8. Hart, Rob, 2004. "Growth, environment and innovation--a model with production vintages and environmentally oriented research," Journal of Environmental Economics and Management, Elsevier, vol. 48(3), pages 1078-1098, November.
  9. Feichtinger, Gustav & Hartl, Richard F. & Kort, Peter M. & Veliov, Vladimir M., 2008. "Financially constrained capital investments: The effects of disembodied and embodied technological progress," Journal of Mathematical Economics, Elsevier, vol. 44(5-6), pages 459-483, April.
  10. Kenneth Arrow & Partha Dasgupta & Lawrence Goulder & Gretchen Daily & Paul Ehrlich & Geoffrey Heal & Simon Levin & Karl-Göran Mäler & Stephen Schneider & David Starrett & Brian Walker, 2004. "Are We Consuming Too Much?," Journal of Economic Perspectives, American Economic Association, vol. 18(3), pages 147-172, Summer.
  11. Jess Benhabib & Aldo Rustichini, 1990. "Vintage Capital, Investment and Growth," Discussion Papers 886, Northwestern University, Center for Mathematical Studies in Economics and Management Science.
  12. Feichtinger, Gustav & Hartl, Richard F. & Kort, Peter M. & Veliov, Vladimir M., 2006. "Capital accumulation under technological progress and learning: A vintage capital approach," European Journal of Operational Research, Elsevier, vol. 172(1), pages 293-310, July.
  13. Raouf, BOUCEKKINE & Natali, HRITONENKO & Yuri, YATSENKO, 2008. "Optimal firm behavior under environmental constraints," Discussion Papers (ECON - Département des Sciences Economiques) 2008017, Université catholique de Louvain, Département des Sciences Economiques.
  14. Feichtinger, Gustav & Hartl, Richard F. & Kort, Peter M. & Veliov, Vladimir M., 2005. "Environmental policy, the porter hypothesis and the composition of capital: Effects of learning and technological progress," Journal of Environmental Economics and Management, Elsevier, vol. 50(2), pages 434-446, September.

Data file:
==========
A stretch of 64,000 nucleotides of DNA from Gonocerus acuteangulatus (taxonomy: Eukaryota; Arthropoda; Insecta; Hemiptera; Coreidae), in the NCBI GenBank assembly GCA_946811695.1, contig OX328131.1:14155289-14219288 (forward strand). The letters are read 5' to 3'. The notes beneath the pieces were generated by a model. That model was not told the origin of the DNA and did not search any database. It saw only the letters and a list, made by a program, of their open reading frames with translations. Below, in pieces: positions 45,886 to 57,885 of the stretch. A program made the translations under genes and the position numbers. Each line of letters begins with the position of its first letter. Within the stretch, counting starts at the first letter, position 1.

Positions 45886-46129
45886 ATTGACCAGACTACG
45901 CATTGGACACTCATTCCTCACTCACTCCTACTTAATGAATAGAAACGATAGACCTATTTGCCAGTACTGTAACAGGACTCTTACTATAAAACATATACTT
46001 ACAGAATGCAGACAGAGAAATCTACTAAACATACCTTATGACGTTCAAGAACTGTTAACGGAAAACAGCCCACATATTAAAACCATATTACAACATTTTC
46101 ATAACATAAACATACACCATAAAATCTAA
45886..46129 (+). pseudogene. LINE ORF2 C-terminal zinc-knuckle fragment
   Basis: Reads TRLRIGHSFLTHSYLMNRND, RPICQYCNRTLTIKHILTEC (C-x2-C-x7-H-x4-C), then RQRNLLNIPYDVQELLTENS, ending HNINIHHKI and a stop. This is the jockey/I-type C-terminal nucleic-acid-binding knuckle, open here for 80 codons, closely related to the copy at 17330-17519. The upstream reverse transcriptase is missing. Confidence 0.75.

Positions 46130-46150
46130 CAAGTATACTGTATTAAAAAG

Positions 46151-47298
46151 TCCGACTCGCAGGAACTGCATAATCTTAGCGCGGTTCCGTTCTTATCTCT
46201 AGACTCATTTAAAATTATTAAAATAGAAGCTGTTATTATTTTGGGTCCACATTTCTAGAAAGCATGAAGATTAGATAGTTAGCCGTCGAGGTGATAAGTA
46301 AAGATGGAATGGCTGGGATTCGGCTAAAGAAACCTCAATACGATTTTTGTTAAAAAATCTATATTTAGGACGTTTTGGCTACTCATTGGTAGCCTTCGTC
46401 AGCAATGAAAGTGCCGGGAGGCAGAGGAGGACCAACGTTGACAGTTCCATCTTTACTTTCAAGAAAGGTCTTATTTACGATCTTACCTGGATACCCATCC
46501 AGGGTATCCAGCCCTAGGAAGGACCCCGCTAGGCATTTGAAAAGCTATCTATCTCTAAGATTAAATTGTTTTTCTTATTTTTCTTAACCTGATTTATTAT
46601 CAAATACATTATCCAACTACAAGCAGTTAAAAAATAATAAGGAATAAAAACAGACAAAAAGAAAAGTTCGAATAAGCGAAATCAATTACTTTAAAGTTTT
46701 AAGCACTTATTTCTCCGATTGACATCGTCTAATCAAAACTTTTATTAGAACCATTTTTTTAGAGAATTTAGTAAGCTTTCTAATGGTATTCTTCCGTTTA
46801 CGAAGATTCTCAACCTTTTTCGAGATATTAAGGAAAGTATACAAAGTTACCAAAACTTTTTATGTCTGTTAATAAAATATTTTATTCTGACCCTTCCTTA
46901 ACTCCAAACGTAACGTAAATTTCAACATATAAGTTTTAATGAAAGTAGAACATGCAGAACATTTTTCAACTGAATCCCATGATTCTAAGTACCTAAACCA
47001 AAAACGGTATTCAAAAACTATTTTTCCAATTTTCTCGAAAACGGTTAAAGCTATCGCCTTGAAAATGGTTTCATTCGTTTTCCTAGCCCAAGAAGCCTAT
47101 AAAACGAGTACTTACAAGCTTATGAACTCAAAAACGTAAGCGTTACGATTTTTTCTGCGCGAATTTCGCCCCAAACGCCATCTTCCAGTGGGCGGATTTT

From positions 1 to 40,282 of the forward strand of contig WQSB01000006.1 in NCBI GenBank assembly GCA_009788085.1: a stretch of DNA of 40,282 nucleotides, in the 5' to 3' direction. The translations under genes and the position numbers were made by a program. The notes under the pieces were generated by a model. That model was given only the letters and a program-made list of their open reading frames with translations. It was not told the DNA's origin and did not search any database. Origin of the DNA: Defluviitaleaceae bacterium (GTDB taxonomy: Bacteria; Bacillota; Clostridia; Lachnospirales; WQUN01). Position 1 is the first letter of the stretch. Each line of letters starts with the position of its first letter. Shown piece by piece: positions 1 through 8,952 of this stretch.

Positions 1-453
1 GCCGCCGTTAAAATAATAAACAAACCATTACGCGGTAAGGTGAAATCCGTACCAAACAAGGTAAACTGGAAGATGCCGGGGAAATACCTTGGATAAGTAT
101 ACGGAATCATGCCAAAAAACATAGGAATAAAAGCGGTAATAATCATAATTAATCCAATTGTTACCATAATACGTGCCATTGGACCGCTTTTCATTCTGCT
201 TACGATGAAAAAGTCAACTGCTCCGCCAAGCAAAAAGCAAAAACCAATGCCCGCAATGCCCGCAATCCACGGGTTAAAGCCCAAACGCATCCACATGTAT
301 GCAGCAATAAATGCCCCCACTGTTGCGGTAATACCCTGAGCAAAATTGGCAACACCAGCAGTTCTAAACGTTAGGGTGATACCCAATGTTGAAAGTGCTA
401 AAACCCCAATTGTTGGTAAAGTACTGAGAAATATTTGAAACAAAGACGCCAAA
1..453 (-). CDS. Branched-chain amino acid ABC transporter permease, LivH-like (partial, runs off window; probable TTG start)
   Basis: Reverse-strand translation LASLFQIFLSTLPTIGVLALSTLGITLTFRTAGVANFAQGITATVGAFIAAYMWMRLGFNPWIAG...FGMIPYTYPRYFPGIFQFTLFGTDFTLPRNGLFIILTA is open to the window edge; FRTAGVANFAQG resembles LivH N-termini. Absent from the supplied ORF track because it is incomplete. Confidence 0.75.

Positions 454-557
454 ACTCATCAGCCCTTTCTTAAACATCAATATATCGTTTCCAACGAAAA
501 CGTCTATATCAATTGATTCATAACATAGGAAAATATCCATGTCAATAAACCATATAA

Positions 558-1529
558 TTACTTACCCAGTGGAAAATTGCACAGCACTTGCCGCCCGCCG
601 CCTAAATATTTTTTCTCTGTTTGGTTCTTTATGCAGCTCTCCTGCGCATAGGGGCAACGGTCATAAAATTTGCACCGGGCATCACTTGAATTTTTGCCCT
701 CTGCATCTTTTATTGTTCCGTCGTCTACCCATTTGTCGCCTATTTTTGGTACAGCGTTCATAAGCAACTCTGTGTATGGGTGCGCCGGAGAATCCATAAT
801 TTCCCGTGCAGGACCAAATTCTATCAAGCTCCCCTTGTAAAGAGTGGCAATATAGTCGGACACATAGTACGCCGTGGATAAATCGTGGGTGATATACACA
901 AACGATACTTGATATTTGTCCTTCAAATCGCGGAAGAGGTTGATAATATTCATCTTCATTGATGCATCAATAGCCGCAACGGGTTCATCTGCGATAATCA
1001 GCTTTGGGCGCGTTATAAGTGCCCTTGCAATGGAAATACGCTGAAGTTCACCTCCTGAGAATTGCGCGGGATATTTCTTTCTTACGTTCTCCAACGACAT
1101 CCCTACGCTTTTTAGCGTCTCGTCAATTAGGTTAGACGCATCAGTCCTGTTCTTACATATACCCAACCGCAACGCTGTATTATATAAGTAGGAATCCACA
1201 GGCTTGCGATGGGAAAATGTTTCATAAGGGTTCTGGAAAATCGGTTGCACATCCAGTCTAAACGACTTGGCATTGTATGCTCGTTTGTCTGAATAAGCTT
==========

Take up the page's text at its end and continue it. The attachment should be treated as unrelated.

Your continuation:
15. repec:cor:louvrp:-2205 is not listed on IDEAS
  16. Tsur, Yacov & Zemel, Amos, 2005. "Scarcity, growth and R&D," Journal of Environmental Economics and Management, Elsevier, vol. 49(3), pages 484-499, May.
  17. Kamien, Morton I & Schwartz, Nancy L, 1969. "Induced Factor Augmenting Technical Progress from a Microeconomic Viewpoint," Econometrica, Econometric Society, vol. 37(4), pages 668-84, October.
  18. Malcomson, James M., 1975. "Replacement and the rental value of capital equipment subject to obsolescence," Journal of Economic Theory, Elsevier, vol. 10(1), pages 24-41, February.
  19. Omar Licandro & Luis Puch & Antonio Sampayo, 2008. "A Vintage Model of Trade in Secondhand Markets and the Lifetime of Durable Goods," Mathematical Population Studies, Taylor & Francis Journals, vol. 15(4), pages 249-266.
  20. Adam Jaffe & Richard Newell & Robert Stavins, 2002. "Environmental Policy and Technological Change," Environmental & Resource Economics, European Association of Environmental and Resource Economists, vol. 22(1), pages 41-70, June.
  21. R. M. Solow & J. Tobin & C. C. von Weizsäcker & M. Yaari, 1966. "Neoclassical Growth with Fixed Factor Proportions," Review of Economic Studies, Oxford University Press, vol. 33(2), pages 79-115.